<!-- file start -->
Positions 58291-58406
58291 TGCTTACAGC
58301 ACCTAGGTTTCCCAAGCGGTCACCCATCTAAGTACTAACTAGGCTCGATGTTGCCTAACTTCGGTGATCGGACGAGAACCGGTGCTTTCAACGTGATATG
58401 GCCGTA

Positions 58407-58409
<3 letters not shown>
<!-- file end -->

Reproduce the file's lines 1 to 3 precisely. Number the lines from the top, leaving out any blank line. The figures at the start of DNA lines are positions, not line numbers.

Positions 58291-58406
58291 TGCTTACAGC
58301 ACCTAGGTTTCCCAAGCGGTCACCCATCTAAGTACTAACTAGGCTCGATGTTGCCTAACTTCGGTGATCGGACGAGAACCGGTGCTTTCAACGTGATATG